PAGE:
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In Sears, Roebuck & Co. v. Hardin Constr. Grp., Inc., 697 F. App'x 637 (11th Cir. 2017), the United States Court of Appeals for the Eleventh Circuit affirmed the United States District Court for the Southern District of Alabama’s conclusion that a specific written timeframe is necessary in order to extend Alabama’s statute of repose.
In 1996, Sears and Hardin, Inc. entered
into a contract whereby Hardin agreed to make certain renovations to the
elevator located inside one of Sears' retail stores (the “Contract”). Hardin
substantially completed all work called for under the Contract on June 30,
1997. On June 14, 2014, there was a fatal accident involving the escalator
which had been installed by Hardin pursuant to that contract.
After suit was filed against
Sears for wrongful death, Sears in turned filed suit against Hardin seeking a ruling
that Hardin was required to provide it with defense and indemnification pursuant
to the Contract. Sears’ demand for indemnification occurred nearly nineteen
years after construction had been substantially completed.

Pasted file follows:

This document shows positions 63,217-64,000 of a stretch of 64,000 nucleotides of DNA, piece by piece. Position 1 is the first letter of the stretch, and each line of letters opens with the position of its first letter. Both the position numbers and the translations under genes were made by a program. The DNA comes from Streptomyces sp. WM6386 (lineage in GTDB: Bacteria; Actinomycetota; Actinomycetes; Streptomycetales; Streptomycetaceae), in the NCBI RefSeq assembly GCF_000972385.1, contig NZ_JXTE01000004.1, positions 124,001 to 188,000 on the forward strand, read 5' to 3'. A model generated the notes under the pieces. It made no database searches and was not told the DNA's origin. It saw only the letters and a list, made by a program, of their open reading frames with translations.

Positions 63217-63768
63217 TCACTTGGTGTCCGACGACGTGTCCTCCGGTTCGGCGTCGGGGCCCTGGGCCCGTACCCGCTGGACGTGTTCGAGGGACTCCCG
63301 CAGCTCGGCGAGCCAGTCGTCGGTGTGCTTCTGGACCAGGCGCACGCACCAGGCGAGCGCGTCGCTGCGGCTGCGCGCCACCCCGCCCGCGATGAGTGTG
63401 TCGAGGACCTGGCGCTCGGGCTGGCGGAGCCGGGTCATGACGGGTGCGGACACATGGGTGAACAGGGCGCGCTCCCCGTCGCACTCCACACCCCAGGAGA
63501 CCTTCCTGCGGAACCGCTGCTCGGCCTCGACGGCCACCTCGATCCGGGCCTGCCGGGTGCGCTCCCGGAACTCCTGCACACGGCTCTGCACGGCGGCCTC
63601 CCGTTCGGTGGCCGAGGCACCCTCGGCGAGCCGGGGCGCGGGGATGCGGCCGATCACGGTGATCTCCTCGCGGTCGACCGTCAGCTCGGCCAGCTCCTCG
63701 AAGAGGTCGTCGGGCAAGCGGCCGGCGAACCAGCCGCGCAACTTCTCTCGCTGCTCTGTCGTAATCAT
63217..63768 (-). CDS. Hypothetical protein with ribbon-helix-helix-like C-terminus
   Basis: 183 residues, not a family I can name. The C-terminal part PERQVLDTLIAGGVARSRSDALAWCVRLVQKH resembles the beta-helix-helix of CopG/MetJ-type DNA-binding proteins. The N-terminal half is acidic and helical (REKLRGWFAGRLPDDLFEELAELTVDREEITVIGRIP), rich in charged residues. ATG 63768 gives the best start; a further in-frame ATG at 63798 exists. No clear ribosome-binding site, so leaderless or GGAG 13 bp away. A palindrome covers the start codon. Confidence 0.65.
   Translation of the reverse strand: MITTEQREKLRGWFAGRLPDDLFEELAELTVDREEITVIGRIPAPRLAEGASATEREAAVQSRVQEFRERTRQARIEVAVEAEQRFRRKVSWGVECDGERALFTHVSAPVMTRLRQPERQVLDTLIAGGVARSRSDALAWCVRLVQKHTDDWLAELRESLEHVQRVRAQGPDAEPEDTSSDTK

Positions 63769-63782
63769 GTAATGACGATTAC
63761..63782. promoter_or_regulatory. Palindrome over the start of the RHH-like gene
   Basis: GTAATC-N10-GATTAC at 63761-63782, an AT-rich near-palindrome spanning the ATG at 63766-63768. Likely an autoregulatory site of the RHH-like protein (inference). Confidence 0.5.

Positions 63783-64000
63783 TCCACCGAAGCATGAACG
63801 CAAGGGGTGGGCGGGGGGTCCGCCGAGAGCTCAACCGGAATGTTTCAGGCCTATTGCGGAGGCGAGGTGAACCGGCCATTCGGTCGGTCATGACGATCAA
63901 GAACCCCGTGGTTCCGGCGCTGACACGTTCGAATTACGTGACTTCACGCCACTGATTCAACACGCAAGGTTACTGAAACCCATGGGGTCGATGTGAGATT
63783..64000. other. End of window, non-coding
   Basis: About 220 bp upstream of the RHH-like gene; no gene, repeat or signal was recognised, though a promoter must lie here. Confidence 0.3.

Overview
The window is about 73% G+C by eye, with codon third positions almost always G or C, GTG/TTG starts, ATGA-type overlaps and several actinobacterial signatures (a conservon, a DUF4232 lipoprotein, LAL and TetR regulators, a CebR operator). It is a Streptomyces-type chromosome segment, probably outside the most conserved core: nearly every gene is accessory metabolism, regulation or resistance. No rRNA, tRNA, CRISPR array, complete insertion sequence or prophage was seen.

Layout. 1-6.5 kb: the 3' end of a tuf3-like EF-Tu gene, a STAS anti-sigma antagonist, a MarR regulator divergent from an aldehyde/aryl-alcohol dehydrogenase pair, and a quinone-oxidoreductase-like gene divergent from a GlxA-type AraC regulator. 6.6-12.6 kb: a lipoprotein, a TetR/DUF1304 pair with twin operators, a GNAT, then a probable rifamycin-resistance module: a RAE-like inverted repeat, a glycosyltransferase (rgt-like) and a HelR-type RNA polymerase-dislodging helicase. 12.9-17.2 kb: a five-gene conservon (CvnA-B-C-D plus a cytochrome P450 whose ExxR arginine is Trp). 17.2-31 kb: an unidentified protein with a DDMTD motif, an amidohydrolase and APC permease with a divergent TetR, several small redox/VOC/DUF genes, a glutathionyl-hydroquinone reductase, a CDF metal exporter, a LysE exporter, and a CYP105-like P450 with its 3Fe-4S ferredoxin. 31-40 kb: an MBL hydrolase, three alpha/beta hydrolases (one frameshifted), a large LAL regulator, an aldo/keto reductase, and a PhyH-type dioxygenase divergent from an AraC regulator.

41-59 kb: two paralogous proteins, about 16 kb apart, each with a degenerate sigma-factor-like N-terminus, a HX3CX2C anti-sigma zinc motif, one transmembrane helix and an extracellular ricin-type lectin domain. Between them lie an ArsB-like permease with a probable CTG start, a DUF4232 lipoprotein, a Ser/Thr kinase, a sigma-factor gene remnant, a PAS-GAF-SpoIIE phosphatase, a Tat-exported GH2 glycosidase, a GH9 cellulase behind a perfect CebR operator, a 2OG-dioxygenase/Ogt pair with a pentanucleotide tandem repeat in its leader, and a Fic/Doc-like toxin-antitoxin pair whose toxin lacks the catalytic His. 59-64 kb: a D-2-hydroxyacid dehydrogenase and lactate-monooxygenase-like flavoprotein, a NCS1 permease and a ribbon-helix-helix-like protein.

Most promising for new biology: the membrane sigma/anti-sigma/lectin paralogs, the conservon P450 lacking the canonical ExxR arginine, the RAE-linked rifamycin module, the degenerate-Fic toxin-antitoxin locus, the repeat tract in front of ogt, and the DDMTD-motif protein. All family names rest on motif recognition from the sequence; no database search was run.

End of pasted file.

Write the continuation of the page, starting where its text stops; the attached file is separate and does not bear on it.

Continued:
Hardin filed a Motion to Dismiss
arguing that the applicable Alabama statute of repose barred the claim. Alabama’s
statute of repose bars all claims against an architect, engineer, or builder,
including claims for contribution and indemnity, seven years after a building
is substantially completed unless an exception applies. One
such exception to the statute of repose is a written contractual agreement extending
the limitations period beyond seven years.
The Court held that while
parties are free to extend the limitations period, in order to do so the
“period of time” must be “specified in writing.” The Court determined that
although the Contract contained a provision which stated that the rights under
the indemnity provision should not be limited by any statutory bar, this alone
was not sufficient to overcome the requirement that the intended “period of time” must be “stated in
writing.” The Court held that the language used in the contract did not
extend the applicable period of repose and Sears' claims against Hardin were
In light of this decision, parties are reminded that if they
desire to extend the timeframe an engineer, architect, or builder is required
to provide defense and indemnification obligations beyond the statute of repose
in Alabama, they must include specific language in the contract setting out the
timeframe the obligation is intended to endure for. Failure to include a
specific timeframe in the contract will cut off any such obligation after seven
years, regardless of any other language in the contract which a party may
otherwise believe provides grounds for such an extension.